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Morais shines light on Angola's transition ahead of World Cup
SIENA (FIBA Basketball World Cup 2019 African Qualifiers) - At 33, Angola captain Carlos Morais finds himself between the seasoned generation that has been at the core of the team's success over the past 15 years and the relentless upcoming new wave.
This status has earned him the right to have an evolving role. It consists of ensuring the old guard remains ambitious and leaving the young players with no choice other than to keep their eyes on him as a role model and as someone they want to match individually while also maintaining team goals.
"WINNING IS ALWAYS GOOD. IT MEANS A LOT TO US. BUT THIS TIME WE'RE WINNING FOR A BIGGER CAUSE. WE'RE GOING TO THE WORLD CUP AND WE KNOW IT'S THE BIGGEST STAGE ANY BASKETBALL PLAYER CAN REACH."
When Angola head coach Will Voigt was appointed a year ago, a core part of his first speech was to highlight the importance of taking this team back to the top of African basketball while introducing a new hungry breed of youngsters ready to take over the mantle.
The two tasks intersected at a crossroads and the hunger to achieve this has brought the team closer together, making the delegation of tasks more achievable and downright possible.
"Veterans - they are my vets. We've been playing together for a very long time. We understand each other's game so well. Our chemistry is great," Morais said. "I'm the captain but they too have a voice and whenever someone is doing something wrong, I allow them to talk to the players.
"It's the combination we have with young players. We've found a balance. Moving forward if we can keep going like this, if we can keep everyone going like that, we're going to be very hard to beat."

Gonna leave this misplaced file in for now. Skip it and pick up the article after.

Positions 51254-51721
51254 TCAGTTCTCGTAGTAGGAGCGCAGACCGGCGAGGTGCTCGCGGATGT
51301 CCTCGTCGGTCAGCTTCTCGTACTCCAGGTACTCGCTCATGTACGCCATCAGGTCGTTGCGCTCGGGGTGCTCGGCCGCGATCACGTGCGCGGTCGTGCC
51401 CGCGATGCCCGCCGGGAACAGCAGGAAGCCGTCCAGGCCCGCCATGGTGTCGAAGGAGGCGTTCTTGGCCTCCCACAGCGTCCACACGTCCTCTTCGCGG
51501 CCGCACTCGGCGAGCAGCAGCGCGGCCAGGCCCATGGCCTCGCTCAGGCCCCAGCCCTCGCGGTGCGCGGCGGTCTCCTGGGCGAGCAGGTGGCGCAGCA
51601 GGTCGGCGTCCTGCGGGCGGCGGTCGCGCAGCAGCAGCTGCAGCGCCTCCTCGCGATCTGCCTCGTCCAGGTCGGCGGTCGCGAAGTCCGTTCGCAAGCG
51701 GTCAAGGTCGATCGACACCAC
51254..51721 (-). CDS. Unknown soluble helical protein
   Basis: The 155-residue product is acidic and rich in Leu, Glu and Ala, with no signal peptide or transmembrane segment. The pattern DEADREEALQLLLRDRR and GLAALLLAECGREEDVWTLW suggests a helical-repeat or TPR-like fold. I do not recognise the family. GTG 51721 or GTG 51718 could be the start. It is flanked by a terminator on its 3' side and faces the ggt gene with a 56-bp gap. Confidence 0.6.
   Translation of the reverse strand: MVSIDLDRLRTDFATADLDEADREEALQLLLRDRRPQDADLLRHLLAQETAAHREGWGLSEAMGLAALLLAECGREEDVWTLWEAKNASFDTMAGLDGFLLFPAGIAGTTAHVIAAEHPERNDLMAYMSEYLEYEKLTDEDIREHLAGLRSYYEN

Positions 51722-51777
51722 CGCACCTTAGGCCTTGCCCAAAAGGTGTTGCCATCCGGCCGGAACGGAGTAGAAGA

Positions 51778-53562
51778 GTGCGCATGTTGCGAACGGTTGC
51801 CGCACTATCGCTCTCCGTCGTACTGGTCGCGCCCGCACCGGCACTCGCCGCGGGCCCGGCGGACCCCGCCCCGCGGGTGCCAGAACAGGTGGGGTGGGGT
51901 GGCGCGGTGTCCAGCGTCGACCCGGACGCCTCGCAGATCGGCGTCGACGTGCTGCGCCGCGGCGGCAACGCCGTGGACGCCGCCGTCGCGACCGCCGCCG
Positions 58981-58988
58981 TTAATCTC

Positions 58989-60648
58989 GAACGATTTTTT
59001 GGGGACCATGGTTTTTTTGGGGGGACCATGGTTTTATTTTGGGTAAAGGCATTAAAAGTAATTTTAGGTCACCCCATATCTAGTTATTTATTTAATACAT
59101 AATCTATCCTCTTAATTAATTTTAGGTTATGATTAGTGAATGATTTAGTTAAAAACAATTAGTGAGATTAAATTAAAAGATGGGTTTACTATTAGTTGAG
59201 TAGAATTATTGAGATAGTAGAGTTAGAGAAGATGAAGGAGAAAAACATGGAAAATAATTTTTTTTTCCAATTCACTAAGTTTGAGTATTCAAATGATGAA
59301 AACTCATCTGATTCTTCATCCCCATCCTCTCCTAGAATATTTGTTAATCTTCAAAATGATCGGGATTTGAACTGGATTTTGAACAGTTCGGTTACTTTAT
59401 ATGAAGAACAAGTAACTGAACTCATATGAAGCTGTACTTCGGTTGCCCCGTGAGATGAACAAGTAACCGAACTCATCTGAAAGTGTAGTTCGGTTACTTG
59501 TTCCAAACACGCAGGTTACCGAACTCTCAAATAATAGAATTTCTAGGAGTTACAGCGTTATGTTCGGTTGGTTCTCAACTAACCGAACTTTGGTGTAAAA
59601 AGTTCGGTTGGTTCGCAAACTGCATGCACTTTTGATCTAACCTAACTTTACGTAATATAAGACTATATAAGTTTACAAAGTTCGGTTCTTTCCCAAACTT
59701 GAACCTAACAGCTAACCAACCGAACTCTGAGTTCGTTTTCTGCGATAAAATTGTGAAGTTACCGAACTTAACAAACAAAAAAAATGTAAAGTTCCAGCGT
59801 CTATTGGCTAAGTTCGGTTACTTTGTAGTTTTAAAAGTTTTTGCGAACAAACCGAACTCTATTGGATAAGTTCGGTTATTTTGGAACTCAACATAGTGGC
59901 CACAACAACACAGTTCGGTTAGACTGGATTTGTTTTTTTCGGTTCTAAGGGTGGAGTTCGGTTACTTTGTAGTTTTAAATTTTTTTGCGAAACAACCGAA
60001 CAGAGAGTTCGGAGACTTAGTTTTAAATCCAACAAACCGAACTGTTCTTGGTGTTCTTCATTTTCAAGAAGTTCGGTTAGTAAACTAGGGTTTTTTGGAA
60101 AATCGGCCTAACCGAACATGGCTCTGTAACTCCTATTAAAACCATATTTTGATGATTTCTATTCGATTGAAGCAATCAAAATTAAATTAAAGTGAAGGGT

Winning 11 FIBA AfroBasket titles in 13 editions between 1989 and 2013 earned Angola the right to be talked about as the most successful and dominant African basketball team and leaving their rivals envious.
During that period of time and still to this day, those same rivals have chosen to build their teams in order to overtake the Angolans. In 2015, Nigeria succeeded as they defending the reigning continental champions in the AfroBasket Final. In 2017, it was Tunisia's turn to claim the honors.
"It was expected. We have been working but everybody else is working too," Morais reasoned. "If you see Tunisia, they're playing unbelievable basketball, the same thing with Nigeria. That is the natural development. We understand that.
"We also have young guys that can be a lot better than they are right now. If we keep working the way we have been working with coach Will and his staff, we are going to be better in the future."
"I ALWAYS TRY TO MOTIVATE MY GUYS TO BE THE BEST THEY CAN BE. SOMETIMES WE DON'T PLAY THE WAY WE WANT AND I UNDERSTAND THAT BUT I'M ALWAYS TRYING TO PUT GUYS IN APOSITION TO WIN AND BE THE BEST THEY CAN BE."
"I always try to motivate my guys to be the best they can be. Sometimes we don't play the way we want and I understand that but I'm always trying to put guys in a position to win and be the best they can be.
The 6ft 4in (1.93m) guard has especially taken to heart the role of being someone that the younger players can look up to and helping them prepare to achieve as much success as possible.
"I always try to lead by example in my career because I'm like a mirror. I always try to show the young guys that they have to work hard everyday to get better because the sky is the limit. You never know how good you can be and that has been the message," he stressed. "They have been unbelievable. They have been improving every day. In the near future, they are going to replace us.
"Cisse (Mohamed Cisse Malick) was not sure if he wanted to shoot or pass the ball. I just kept telling him that he just needs to do his thing. He was thinking too much. If he misses, that is it, we shall back you up. Those are some of the things that I have been doing."
Morais' balancing act of continuing to play a leading role for the team and grooming the next generation has been successful. Angola have won 9 of their 12 games in the African Qualifiers and punched their ticket to China after winning their last three games in the November-December window, in front of their home crowd in Luanda.
"Winning is always good. It means a lot to us. (But) This time we're winning for a bigger cause, We're going to the World Cup and we know it's the biggest stage any basketball player can reach," Morais pointed out. "We are very happy that we achieved this for our home crowd. It's a very special moment."